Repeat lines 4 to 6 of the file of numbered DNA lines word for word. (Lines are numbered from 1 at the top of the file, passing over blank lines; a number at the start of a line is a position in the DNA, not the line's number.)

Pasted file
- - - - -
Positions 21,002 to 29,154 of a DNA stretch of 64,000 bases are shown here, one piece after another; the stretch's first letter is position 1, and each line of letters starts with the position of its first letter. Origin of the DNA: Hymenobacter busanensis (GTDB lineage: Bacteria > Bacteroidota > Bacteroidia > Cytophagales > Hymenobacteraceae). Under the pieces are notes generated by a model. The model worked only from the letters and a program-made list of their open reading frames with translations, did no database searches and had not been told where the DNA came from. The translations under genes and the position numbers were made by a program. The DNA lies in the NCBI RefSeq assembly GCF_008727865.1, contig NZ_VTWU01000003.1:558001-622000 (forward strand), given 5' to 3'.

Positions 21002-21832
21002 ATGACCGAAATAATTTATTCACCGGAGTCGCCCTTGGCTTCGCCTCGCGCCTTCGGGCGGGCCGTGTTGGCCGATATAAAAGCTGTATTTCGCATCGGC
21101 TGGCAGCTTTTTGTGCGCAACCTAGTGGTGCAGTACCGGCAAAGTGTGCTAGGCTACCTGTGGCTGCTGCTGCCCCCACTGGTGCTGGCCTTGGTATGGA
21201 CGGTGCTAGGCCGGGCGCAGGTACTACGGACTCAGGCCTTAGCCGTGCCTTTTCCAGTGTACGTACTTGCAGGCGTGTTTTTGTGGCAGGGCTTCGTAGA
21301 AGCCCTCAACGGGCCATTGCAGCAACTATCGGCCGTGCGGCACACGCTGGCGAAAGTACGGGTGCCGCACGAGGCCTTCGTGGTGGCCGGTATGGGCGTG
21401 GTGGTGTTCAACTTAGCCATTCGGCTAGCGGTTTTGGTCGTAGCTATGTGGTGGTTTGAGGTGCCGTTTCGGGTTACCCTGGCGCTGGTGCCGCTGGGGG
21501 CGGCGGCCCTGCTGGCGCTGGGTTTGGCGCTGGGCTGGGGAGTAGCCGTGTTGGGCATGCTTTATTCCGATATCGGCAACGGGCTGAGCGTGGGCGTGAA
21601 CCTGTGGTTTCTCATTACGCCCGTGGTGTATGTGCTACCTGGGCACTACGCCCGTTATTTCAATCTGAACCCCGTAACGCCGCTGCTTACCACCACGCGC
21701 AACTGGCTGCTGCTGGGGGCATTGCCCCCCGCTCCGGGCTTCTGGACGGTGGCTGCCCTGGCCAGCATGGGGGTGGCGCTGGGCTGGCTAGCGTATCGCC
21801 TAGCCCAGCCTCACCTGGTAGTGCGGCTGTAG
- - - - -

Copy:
21101 TGGCAGCTTTTTGTGCGCAACCTAGTGGTGCAGTACCGGCAAAGTGTGCTAGGCTACCTGTGGCTGCTGCTGCCCCCACTGGTGCTGGCCTTGGTATGGA
21201 CGGTGCTAGGCCGGGCGCAGGTACTACGGACTCAGGCCTTAGCCGTGCCTTTTCCAGTGTACGTACTTGCAGGCGTGTTTTTGTGGCAGGGCTTCGTAGA
21301 AGCCCTCAACGGGCCATTGCAGCAACTATCGGCCGTGCGGCACACGCTGGCGAAAGTACGGGTGCCGCACGAGGCCTTCGTGGTGGCCGGTATGGGCGTG